Most of us worry about doing our taxes, but what about having the money to pay them? If you don't get to deposit a refund check this season, scraping together the cash to pay the tax man can add another layer of financial stress.
It's an experience that has become more common in recent years, as high unemployment and a weak economic recovery have taken their toll on cash-strapped Americans. Those who turned to freelance or consulting work during the recession and didn't set aside enough cash could also be hit with an unwieldy tax bill this season.
With the April 18 filing deadline looming, U.S. News talked to the experts to find out what you should and shouldn't do when it comes to paying your tax bill.
File your return. Experts say the worst thing you can do is nothing at all. "People are usually thinking, 'Well, I can't pay the tax, I shouldn't file my return,'" says Cindy Cattran, tax principal at financial consulting firm Rehmann. "You absolutely need to file your return because there are penalties for failure to file."
If you owe taxes and don't file by April 18th, the Internal Revenue Service socks you with a 5 percent per month "failure-to-file" penalty. That's on top of the "failure-to-pay" penalty, which comes to 0.5 percent per month, plus interest—currently about 4 percent—the IRS charges on the outstanding taxes you owe. "They will also charge you interest on the penalties," says Lindsey Buchholz of The Tax Institute at H&R Block.
Also, if you fail to file your tax return, the IRS could file one on your behalf, using only the information they have, such as W-2s, which might not include the deductions or tax credits you deserve. "The amount they calculate is probably more than you really owe," says Buchholz. That could end up putting you into an even deeper hole, she adds.
Even worse, the IRS is not a typical creditor, says Cattran. It has access to information about your employer, wages, and where you live. "They will look to see however they can to find what assets you may have. They will literally show up at your door," she says.
Ask for an extension. If you can't make the April 18 filing deadline, you can ask the IRS for a six-month extension, which will make your new deadline mid-October. Experts stress that an extension to file is not an extension to pay. While you'll avoid a failure-to-file penalty with an extension, you'll still be slapped with a failure-to-pay penalty plus any interest the IRS levies on the amount you owe. However, paying a 0.5 percent per-month, failure-to-pay penalty is a lot better than forking over more than 5 percent, including the failure-to-file penalty.
If you do file an extension, make sure you realistically estimate your taxes, says Melissa Labant of the American Institute of CPAs. "And round up so you don't come up short," and get slammed with penalties, she adds.
Pay as much as you can. If you're staring down a substantial sum in Box 76 of your 1040 and you can't come up with the payment before April 18th, don't panic: the IRS accepts partial payments. "Pay what you can," says Cattran. "The more you reduce that number, the better." The IRS will still charge you a failure-to-pay penalty plus interest on your unpaid balance, but it's the lesser of two evils when it comes to weighing the consequences of not filing at all, Cattran says.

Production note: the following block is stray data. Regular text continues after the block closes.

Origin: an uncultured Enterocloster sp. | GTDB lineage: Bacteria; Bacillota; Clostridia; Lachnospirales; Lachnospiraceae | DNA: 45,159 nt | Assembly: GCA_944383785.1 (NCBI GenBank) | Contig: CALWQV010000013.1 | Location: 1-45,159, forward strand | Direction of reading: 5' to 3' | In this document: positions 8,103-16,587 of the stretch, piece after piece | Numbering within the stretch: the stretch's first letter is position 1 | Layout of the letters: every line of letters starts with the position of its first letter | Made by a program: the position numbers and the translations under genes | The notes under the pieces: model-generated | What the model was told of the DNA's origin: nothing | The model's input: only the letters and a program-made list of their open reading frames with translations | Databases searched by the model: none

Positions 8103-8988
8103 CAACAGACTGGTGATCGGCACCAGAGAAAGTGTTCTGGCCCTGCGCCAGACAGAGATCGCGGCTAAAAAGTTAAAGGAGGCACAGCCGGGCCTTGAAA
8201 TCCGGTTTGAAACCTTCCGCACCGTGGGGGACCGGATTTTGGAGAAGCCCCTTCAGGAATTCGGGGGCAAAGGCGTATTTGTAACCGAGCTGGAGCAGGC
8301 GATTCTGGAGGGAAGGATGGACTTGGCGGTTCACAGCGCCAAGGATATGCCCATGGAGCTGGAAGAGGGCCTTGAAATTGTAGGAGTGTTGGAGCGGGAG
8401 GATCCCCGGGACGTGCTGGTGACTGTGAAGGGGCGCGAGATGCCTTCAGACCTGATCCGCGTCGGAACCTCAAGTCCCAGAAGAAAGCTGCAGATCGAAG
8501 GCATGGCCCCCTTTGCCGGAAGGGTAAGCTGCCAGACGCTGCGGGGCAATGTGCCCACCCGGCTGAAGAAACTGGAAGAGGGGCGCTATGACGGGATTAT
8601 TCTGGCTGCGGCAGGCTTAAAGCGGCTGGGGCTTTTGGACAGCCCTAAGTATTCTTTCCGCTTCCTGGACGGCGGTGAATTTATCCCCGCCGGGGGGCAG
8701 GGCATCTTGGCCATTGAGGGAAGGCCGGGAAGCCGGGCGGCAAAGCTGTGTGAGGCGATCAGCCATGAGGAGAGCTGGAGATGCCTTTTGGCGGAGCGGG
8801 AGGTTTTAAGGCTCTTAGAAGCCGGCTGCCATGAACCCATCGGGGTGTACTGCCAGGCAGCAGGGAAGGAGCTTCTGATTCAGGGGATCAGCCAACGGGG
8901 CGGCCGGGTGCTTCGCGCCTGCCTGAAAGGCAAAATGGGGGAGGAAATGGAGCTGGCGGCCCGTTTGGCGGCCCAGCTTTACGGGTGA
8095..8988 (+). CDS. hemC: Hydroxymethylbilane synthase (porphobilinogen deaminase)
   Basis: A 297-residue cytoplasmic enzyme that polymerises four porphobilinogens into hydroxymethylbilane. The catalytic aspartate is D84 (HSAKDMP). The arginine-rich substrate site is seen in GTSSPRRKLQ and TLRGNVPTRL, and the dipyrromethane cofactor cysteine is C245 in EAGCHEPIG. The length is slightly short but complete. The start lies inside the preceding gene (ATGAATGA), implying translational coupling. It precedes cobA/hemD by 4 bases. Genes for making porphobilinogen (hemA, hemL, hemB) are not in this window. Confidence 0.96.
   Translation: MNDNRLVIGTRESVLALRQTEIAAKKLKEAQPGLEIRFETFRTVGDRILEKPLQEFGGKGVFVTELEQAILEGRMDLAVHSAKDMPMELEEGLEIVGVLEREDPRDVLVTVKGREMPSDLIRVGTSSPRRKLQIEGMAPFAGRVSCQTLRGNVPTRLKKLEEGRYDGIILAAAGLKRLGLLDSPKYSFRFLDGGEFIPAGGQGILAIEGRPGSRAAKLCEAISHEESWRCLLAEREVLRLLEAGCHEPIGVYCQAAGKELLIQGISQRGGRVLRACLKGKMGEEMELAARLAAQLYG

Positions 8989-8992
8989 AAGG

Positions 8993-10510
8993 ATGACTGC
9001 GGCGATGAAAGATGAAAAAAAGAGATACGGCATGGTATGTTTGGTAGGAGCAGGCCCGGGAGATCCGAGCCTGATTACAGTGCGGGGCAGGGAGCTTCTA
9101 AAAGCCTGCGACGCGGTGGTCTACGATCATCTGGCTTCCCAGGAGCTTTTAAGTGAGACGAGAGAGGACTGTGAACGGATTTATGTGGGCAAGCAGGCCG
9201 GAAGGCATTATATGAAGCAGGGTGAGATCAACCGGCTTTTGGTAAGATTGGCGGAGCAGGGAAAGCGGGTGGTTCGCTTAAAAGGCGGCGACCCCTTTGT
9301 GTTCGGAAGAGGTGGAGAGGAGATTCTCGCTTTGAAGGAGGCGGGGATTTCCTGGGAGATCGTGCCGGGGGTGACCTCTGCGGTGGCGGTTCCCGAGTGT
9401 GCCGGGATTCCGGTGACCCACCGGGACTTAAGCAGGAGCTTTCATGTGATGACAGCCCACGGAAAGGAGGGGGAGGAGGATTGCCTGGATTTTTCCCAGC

Tap your resources. Whether it means hitting up your sister for a loan, tapping your home equity, or putting your tax bill on a credit card, experts say in many cases, it's cheaper to pay the full balance outright rather than negotiate with the IRS.
"If at all possible, I would encourage tax payers to find a way to borrow the money, preferably from someone other than the IRS," says Labant. "Maybe you have a 401(k) that allows you to borrow money from it. Some people can borrow money against their life insurance." Even a credit card with a low introductory rate might be a less costly route, she says.
Above all, Labant advises tax payers to carefully weigh the pros and cons of each option to avoid paying costly early withdrawal penalties or high interest rates.
Set up a payment plan. If you can't come up with the funds, a short-term extension gives you an extra 120 days to pay your taxes. But you'll still be assessed the 0.5 percent per-month, failure-to-pay penalty on your unpaid balance and interest, Buchholz says.
You can also propose a monthly payment schedule or an installment agreement. Labant cautions tax payers to consider the fees when deciding whether to enter into a payment plan, because the IRS charges $105 to initiate the plan. If you're willing to have payments automatically debited from your account each month, that fee comes down to $52, but that's still on top of the failure-to-pay penalty and interest.
Stay in touch. Above all, don't ignore the problem and just hope it goes away. According to Labant, your best bet is to keep the lines of communication open. "Don't hesitate to call the IRS," Labant says. "It's better that they hear from you than you hear from them. Be proactive and show an eagerness to try to work out a payment plan as opposed to waiting until they send you a notice."
In the wake of the financial crisis, experts say the IRS has been fairly easy to work with, especially for people who are having difficulties paying. "Just try not to panic," Cattran says. "Everyone panics when they get an envelope from the IRS. Just stay in communication and be willing to work with the IRS and generally, they'll be willing to work with you."